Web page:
Ashoroa (named after its type locality Ashoro, Hokkaido) is an extinct genus of desmostylian, aquatic, herbivorous mammal. Fossils of Ashoroa have been found in the Morawan Formation on Hokkaido, Japan (, paleocoordinates ) and were dated to the late Oligocene.
Ashoroa is the smallest and one of the oldest desmostylians with an estimated body length of 168 cm (66 in). It is known from a rib, a humerus, a femur, and three vertebrae of the single species and holotype, Ashoroa laticosta.
Ashoroa had pachyosteosclerotic (large and dense) bones. The ribs are broader than in other desmostylians, similar to sirenian ribs, and very dense, like those of Behemotops and Paleoparadoxia; and extant, semi-aquatic mammals such as Eurasian beaver and hippopotamus, but not as dense as in sirenians. The recovered long bones lack inner cavities, like in Paleoparadoxia and Desmostylus, and the trabecular pattern is different from that in Behemotops.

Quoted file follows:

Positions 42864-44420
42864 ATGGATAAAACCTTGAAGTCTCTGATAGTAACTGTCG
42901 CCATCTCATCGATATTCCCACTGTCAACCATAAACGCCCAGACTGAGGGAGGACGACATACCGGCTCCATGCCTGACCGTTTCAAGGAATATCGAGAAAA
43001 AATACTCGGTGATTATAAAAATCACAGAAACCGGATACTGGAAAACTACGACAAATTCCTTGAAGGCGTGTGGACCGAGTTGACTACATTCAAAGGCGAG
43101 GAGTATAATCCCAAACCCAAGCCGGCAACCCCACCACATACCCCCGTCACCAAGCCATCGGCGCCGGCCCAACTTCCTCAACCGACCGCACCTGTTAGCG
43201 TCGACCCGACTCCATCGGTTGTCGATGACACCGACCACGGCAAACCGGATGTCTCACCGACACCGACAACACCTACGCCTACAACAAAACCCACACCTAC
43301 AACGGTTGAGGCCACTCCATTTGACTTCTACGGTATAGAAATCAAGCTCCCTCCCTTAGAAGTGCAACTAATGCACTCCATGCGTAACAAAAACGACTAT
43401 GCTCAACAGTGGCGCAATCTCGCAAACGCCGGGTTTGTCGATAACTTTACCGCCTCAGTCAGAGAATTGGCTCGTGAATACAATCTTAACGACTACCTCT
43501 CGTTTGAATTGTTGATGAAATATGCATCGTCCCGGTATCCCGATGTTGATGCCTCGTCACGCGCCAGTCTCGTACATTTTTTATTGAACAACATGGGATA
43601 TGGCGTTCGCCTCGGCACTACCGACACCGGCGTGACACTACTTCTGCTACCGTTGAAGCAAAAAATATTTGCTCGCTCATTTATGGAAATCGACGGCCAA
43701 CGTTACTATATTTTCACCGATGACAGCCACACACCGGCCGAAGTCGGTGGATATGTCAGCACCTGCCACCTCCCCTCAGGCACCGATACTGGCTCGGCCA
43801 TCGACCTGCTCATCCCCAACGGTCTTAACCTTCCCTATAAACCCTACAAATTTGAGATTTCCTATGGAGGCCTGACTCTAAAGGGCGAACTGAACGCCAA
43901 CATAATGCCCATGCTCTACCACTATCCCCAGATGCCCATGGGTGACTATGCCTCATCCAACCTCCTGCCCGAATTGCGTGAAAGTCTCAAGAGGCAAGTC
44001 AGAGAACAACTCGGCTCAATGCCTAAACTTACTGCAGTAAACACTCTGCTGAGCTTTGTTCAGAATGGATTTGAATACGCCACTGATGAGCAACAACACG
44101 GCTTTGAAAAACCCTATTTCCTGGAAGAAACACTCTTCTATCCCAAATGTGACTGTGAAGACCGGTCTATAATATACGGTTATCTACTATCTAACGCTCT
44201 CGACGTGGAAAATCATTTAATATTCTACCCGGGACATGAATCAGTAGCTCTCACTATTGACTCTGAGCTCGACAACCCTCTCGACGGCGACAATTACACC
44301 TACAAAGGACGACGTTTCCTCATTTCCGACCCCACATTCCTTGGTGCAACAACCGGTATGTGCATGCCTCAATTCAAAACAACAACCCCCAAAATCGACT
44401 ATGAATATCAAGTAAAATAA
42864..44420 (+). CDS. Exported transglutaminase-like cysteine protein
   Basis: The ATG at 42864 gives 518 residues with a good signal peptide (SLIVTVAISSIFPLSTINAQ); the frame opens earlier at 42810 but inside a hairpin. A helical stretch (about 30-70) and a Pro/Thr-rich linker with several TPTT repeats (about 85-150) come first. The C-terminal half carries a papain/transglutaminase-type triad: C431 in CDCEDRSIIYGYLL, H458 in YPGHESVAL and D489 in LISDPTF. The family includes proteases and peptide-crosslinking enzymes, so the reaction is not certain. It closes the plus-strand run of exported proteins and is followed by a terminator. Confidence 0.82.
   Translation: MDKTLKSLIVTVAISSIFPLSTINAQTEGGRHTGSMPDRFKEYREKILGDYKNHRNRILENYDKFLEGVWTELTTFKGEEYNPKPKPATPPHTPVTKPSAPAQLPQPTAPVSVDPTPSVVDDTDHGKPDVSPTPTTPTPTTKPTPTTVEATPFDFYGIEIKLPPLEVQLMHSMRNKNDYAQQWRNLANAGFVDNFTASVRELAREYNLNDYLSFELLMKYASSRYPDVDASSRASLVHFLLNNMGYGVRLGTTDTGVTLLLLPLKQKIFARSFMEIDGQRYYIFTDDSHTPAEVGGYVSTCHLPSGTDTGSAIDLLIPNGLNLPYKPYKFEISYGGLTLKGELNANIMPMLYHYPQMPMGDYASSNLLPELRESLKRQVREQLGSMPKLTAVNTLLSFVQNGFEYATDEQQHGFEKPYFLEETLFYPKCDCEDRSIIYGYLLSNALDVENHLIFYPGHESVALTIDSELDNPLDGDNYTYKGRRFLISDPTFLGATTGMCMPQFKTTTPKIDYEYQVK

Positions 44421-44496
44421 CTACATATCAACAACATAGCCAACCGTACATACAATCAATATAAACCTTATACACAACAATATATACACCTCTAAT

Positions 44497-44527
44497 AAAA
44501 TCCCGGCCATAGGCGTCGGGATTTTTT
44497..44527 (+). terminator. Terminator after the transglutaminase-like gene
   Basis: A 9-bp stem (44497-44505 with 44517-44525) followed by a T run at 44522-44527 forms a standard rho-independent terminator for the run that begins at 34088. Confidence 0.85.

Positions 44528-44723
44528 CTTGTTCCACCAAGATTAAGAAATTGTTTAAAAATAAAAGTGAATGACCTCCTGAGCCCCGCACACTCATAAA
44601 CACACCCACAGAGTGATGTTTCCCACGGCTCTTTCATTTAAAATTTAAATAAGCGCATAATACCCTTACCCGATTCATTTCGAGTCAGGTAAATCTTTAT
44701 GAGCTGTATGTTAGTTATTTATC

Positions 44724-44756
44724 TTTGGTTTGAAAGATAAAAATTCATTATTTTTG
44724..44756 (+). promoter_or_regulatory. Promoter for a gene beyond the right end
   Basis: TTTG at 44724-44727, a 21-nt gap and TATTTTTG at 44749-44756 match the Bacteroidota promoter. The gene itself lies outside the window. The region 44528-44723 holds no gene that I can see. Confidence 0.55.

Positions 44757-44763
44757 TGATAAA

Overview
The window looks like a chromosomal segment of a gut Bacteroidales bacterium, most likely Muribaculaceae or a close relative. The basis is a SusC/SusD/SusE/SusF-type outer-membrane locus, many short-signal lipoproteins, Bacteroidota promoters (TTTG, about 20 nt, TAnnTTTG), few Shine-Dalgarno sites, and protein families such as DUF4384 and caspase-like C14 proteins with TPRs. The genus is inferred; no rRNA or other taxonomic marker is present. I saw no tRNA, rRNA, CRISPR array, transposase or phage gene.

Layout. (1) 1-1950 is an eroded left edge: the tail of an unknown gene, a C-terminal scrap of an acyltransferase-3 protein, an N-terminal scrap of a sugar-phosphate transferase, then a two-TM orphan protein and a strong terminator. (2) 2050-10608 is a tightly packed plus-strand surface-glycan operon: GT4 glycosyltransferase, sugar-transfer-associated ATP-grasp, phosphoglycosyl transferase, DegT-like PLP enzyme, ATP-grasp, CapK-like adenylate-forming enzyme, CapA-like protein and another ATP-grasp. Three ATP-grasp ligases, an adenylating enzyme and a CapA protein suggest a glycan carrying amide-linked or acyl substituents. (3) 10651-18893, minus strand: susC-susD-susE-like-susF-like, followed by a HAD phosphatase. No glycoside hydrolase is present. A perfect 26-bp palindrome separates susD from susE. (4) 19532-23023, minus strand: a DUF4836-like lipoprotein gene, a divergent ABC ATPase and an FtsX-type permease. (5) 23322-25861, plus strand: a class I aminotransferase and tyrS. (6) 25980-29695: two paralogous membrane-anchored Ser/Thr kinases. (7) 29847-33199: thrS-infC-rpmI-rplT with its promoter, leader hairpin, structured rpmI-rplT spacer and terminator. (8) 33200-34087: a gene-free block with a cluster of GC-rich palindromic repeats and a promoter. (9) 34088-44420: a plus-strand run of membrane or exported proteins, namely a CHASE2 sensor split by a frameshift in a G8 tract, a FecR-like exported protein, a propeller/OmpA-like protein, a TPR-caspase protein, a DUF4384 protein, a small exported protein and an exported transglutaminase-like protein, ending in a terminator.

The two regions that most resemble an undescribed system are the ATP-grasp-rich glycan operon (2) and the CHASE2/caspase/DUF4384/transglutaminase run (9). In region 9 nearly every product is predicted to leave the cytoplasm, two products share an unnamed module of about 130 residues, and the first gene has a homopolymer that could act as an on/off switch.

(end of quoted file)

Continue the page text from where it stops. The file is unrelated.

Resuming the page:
Hayashi et al. 2013 interpreted Ashoroa, together with Behemotops and Paleoparadoxia. as a "shallow water swimmer, either hovering slowly at a preferred depth, or walking on the bottom".